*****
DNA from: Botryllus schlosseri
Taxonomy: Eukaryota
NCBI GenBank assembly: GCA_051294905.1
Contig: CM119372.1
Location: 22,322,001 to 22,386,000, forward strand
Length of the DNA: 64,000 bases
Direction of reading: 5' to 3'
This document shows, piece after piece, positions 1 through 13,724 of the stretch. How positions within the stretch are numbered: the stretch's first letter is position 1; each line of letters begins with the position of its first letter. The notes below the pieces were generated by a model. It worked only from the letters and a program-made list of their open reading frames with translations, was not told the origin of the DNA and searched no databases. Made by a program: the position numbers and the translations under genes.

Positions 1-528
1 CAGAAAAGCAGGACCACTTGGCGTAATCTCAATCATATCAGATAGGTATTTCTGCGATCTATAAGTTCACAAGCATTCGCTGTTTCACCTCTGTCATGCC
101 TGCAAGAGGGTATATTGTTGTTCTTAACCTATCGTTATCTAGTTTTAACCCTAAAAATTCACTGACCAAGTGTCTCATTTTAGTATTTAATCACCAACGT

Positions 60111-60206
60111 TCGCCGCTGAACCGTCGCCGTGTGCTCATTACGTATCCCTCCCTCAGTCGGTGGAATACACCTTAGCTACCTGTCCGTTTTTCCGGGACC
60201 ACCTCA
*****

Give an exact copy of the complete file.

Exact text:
DNA from: Botryllus schlosseri
Taxonomy: Eukaryota
NCBI GenBank assembly: GCA_051294905.1
Contig: CM119372.1
Location: 22,322,001 to 22,386,000, forward strand
Length of the DNA: 64,000 bases
Direction of reading: 5' to 3'
This document shows, piece after piece, positions 1 through 13,724 of the stretch. How positions within the stretch are numbered: the stretch's first letter is position 1; each line of letters begins with the position of its first letter. The notes below the pieces were generated by a model. It worked only from the letters and a program-made list of their open reading frames with translations, was not told the origin of the DNA and searched no databases. Made by a program: the position numbers and the translations under genes.

Positions 1-528
1 CAGAAAAGCAGGACCACTTGGCGTAATCTCAATCATATCAGATAGGTATTTCTGCGATCTATAAGTTCACAAGCATTCGCTGTTTCACCTCTGTCATGCC
101 TGCAAGAGGGTATATTGTTGTTCTTAACCTATCGTTATCTAGTTTTAACCCTAAAAATTCACTGACCAAGTGTCTCATTTTAGTATTTAATCACCAACGT

Positions 60111-60206
60111 TCGCCGCTGAACCGTCGCCGTGTGCTCATTACGTATCCCTCCCTCAGTCGGTGGAATACACCTTAGCTACCTGTCCGTTTTTCCGGGACC
60201 ACCTCA